CT scan of earless monitor lizard
A computed tomography scan of an earless monitor lizard (Lanthanotus borneensis). A native of Borneo, these lizards are the only living species in their family.
More about this image
A grant by the U.S. National Science Foundation is supporting the launch of a project that will scan 20,000 vertebrates from the Florida Museum of Natural History's collection using computed tomography (CT) scanning and make these data-rich, 3D images available to researchers, educators, students and the public via the internet.
Called the oVert project -- short for openVertebrate, the project will encompass representative specimens from more than 80% of existing vertebrate genera, and a selection of these will also be scanned with contrast-enhancing stains to characterize soft tissues.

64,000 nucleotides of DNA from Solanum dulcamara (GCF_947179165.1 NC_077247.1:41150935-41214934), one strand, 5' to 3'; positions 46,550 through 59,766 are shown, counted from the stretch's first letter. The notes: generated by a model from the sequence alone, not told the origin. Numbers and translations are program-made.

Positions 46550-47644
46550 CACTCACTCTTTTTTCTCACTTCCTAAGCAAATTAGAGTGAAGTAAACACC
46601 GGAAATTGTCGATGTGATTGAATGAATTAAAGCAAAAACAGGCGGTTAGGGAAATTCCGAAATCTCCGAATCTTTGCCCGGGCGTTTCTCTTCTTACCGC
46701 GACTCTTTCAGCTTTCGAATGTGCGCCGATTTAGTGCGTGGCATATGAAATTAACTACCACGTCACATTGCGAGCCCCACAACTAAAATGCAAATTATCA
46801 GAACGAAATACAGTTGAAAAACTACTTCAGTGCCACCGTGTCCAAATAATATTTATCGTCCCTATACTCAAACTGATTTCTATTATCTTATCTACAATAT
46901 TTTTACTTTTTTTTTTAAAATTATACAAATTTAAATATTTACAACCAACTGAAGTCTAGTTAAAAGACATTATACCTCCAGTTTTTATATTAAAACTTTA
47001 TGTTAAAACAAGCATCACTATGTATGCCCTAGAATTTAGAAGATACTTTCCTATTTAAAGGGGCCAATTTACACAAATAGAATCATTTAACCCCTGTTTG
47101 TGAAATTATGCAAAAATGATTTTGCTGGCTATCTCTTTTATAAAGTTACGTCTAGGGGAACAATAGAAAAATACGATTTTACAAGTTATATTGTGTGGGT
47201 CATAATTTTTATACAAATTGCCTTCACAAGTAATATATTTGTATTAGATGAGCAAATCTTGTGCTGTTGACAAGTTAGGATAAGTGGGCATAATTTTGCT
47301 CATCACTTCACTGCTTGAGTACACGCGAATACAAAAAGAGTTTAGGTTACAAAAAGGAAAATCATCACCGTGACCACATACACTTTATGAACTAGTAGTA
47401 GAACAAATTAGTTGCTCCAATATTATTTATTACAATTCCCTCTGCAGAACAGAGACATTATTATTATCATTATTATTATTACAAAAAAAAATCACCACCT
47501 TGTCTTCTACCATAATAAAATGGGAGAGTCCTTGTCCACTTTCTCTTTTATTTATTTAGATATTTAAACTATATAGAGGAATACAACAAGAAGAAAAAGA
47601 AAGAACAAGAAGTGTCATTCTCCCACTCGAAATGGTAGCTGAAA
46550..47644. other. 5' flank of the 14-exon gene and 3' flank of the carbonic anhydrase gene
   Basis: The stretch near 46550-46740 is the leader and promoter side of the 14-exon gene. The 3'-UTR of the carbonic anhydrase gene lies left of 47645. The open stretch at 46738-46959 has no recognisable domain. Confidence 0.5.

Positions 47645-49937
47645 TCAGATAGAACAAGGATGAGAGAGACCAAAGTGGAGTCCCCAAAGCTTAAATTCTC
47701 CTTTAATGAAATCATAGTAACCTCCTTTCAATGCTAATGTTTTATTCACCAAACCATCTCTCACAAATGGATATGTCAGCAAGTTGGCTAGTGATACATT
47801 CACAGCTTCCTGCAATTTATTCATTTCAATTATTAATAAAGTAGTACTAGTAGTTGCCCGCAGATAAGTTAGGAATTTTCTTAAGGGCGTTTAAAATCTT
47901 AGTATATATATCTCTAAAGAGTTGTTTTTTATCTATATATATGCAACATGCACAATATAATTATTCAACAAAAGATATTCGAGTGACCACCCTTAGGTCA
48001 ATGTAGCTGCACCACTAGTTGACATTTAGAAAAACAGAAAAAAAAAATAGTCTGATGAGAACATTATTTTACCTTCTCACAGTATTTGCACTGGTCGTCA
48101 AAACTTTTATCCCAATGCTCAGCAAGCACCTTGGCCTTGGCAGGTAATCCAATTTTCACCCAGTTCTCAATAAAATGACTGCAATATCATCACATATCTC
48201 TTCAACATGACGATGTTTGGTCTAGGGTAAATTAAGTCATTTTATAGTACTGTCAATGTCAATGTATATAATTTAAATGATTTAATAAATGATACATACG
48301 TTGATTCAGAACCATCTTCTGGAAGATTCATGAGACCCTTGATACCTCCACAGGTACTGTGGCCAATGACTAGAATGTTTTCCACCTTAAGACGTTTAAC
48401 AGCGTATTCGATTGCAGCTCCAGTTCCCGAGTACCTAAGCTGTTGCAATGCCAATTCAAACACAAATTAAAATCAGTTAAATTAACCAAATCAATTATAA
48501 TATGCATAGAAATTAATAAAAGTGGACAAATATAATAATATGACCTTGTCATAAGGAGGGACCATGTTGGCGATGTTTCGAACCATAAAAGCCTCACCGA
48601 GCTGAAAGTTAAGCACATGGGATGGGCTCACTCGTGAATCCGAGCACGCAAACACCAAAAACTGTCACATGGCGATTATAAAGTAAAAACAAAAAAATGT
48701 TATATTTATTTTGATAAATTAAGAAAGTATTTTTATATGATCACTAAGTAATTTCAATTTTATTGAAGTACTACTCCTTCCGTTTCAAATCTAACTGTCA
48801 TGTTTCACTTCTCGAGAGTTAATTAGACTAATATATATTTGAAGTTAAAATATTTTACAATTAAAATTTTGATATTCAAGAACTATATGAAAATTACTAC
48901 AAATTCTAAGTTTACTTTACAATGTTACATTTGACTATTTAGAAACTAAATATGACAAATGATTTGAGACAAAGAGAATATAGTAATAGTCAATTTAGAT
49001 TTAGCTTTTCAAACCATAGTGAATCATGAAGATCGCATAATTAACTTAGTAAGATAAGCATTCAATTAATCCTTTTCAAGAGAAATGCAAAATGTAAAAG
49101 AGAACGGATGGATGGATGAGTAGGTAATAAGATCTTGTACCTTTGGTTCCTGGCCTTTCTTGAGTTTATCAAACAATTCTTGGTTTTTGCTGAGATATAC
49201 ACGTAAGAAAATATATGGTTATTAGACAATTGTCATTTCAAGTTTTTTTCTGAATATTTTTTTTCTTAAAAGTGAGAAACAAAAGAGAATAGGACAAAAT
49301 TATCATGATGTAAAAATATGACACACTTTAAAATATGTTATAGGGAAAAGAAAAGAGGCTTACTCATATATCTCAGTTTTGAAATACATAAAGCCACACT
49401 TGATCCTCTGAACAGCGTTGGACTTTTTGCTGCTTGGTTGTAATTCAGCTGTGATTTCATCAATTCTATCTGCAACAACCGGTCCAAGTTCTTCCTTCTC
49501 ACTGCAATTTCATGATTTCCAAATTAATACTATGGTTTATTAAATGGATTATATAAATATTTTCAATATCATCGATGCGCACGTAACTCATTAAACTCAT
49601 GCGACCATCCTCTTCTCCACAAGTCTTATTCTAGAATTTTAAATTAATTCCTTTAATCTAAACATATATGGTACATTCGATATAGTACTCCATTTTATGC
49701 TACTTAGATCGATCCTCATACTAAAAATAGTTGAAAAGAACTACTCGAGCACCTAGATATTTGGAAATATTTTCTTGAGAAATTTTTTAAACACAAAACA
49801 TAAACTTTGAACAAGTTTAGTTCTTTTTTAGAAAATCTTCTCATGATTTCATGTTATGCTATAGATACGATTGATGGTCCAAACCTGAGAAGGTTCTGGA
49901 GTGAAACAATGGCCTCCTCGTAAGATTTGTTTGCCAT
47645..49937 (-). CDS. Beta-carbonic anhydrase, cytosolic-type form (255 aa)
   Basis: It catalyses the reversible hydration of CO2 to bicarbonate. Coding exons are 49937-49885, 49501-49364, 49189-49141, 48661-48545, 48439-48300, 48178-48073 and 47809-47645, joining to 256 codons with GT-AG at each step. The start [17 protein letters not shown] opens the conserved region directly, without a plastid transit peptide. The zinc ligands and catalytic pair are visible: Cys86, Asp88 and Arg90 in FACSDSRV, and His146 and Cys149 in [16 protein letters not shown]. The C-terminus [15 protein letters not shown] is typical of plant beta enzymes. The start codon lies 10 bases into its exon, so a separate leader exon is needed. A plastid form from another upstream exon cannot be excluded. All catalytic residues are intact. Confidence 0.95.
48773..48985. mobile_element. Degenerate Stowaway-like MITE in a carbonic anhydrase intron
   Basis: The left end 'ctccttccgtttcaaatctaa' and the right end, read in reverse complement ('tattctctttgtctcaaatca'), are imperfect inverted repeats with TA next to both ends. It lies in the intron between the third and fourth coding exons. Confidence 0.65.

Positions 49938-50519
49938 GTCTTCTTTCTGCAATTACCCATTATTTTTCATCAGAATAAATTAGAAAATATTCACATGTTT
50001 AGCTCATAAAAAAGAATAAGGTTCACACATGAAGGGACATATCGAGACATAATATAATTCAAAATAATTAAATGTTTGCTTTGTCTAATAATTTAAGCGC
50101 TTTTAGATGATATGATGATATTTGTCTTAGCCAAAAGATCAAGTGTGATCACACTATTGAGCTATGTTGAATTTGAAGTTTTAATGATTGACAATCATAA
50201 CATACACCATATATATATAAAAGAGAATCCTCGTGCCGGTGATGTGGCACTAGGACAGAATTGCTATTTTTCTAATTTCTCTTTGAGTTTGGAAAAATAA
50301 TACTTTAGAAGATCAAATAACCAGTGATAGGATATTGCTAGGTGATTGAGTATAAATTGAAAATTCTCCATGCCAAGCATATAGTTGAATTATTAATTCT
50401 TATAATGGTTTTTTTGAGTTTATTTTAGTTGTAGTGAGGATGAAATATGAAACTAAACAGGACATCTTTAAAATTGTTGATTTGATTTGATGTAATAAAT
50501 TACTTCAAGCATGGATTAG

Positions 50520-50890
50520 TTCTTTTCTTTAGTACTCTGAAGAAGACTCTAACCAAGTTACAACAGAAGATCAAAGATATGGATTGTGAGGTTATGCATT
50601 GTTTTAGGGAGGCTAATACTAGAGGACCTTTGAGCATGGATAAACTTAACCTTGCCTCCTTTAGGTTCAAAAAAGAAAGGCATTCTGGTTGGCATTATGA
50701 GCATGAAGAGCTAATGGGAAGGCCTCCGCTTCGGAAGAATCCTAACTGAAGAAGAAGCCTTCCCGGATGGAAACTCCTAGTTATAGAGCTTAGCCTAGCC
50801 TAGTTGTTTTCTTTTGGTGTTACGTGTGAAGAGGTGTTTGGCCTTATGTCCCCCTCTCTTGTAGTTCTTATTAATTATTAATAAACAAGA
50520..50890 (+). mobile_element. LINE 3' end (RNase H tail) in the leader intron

CT scanning takes X-rays of a specimen from every angle, creating thousands of snapshots that a computer stitches together into a detailed 3D visual replica. The image can be virtually dissected, layer by layer, to expose cross sections and internal structures. The scans allow scientists to view a specimen inside and out, including its skeleton, muscles, internal organs, parasites and even its stomach contents, without touching a scalpel.
Images scanned for the project will then be housed in MorphoSource, a public database created by Duke University that scientists, educators, students or the curious can mine for 3D data on their species of interest.
[Research supported by NSF grant DBI 1701714.]
To learn more about this project, see the Florida Museum story New project allows web users to explore 3-D vertebrate specimens from inside out. (Date image taken: 2016-2017; date originally posted to NSF Multimedia Gallery: Dec. 14, 2017)
Credit: Edward Stanley and David Blackburn, Florida Museum of Natural History
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